Zoo Animal Medicine

Red Pandas

Animal Welfare

Animal welfare refers to an animal’s collective physical, mental, and social well-being over a period of time and is measured from good to poor. Animal welfare should be assessed at the individual level if possible, but group and species levels may be necessary for certain species and populations. To have good animal welfare, the animal must be given opportunities to thrive. This includes proper diet, comfortable shelter, good physical health, opportunity to perform natural behaviour, and appropriate levels of stress.  


Elelphant Painting

Animal Enrichment

Environmental enrichment allows zoo animals to demonstrate their natural behaviour and gives them the ability to exercise control or choice over their environment. It is used by zoos to promote mental wellness and enhance overall well-being. Forms of animal enrichment can include physically or mentally stimulating toys, various activities, and novel environments. It can be argued that enrichment is as important to zoo animal welfare as a proper diet and adequate veterinary care. 


Habitat Enrichment

Tiger Tunnels

Tiger Tunnels

Elaborate tunnel systems at the Philadelphia Zoo allow the tigers to explore and watch the visitors.

Polar Bears & Snow

Polar Bears & Snow

These polar bears love Calgary in the winter! Their enclosure has a natural hill that they love to climb and survey the surrounding land.

Warthogs & Mulch Pile

Warthogs & Mulch Pile

These warthogs enjoy a good mulch pile. They like to burrow in it with their noses.


Food Enrichment

Lion Eating

Lions Eating

It’s important to provide lions with food that stimulates their natural behaviours, as well as with the health benefits of chewing directly off of a hide.

Meerkat & Snow

Meerkat & Snow

Meerkats love digging their food out of a snow pile! The zookeepers will bring snow into their enclosure in the winter and stuff food in it.

Elk with a Hay Bale

Elk with a Hay Bale

Here an elk was given a bale of hay to eat and destroy (and apparently sit in).


Environmental Enrichment Devices

Giraffe Door Knocker

Giraffe Playing with Door Knocker

Food can’t always be used for enrichment, or else the animals might become obese, resulting in decreased health. Here, the giraffe uses its lips to play with some door knockers.

Octopus Playing with Mr. Potatohead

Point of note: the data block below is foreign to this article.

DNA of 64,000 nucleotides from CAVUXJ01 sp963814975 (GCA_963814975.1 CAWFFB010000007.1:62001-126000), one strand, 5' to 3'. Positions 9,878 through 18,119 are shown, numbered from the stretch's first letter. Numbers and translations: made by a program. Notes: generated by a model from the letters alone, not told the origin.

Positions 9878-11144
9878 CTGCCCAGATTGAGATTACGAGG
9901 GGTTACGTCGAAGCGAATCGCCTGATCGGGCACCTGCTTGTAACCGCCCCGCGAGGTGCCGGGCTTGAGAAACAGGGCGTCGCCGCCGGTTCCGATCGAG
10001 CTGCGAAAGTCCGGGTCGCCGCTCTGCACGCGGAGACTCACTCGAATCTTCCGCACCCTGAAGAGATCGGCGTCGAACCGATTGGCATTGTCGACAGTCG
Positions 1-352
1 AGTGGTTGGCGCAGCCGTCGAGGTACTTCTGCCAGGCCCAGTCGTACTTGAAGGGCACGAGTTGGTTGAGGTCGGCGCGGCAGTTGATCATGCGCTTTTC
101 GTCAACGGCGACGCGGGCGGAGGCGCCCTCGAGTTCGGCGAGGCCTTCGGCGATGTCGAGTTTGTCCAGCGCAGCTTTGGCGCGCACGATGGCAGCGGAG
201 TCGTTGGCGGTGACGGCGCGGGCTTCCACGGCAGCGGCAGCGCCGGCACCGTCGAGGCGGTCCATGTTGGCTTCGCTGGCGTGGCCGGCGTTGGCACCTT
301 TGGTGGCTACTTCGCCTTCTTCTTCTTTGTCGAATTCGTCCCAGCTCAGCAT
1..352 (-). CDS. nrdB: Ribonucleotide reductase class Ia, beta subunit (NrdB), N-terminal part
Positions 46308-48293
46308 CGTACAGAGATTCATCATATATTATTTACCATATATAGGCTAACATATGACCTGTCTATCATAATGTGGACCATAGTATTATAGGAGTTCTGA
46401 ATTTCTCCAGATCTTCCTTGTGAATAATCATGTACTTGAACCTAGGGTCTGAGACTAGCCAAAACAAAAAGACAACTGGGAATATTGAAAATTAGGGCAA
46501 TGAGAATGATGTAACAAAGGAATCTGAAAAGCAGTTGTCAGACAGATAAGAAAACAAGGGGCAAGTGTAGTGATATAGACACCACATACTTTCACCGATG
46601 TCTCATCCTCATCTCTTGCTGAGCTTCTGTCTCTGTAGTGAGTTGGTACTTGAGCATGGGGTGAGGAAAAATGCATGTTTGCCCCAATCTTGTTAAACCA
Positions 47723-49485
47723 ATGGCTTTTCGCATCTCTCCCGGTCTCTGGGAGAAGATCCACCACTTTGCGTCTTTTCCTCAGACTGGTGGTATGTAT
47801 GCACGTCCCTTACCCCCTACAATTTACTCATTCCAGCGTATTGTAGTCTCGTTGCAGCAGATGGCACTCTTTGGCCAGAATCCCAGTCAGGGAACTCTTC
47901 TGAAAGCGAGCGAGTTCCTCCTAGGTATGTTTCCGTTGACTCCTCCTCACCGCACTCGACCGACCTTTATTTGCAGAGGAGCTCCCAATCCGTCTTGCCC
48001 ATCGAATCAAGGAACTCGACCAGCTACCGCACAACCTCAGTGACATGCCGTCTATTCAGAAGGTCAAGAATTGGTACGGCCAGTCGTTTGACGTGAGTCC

Octopus Playing with Mr. Potatohead

This octopus loves to take Mr. Potatohead apart!

A Lizard & His Ball

A Lizard & His Ball

Something as simple as a golf ball can provide novelty to this lizard’s environment, providing mental enrichment.


Tiger Behavioural Training

Behavioural Training

Behavioural training allows zoo animals to participate in their own health care and results in less stress during treatment. Zoo animals aren’t being trained for obedience, like you might train your dog, but instead learn how to cooperate with the zookeepers as a part of their daily routine, and how to participate voluntarily in their own veterinary care. Modern zoos have chosen voluntary, reward-based training methods that can make training sessions a form of enrichment for the animal. 


Snow Leopard Ultrasound

Snow Leopard Ultrasound

Dr. Whiteside performs an ultrasound on one of the snow leopards at the Calgary Zoo. The assistant feeds the snow leopard during the procedure so that in future she will know that this interaction is a positive experience.

Polar Bear Blood Collection

Polar Bear Blood Collection

A polar bear at the Toronto Zoo is being trained for blood collection. The assistant feeds him during the procedure so that he will have a positive association with blood collection in the future. This is a form of enrichment for the polar bear.

Lion Injection Training

Lion Injection Training

Dr. Whiteside performs an injection on Baruti the lion at the Calgary Zoo. The assistant feeds Baruti evaporated milk – his favourite! This ensures that Baruti associates receiving any sort of injection as a positive experience, reducing the amount of stress he endures.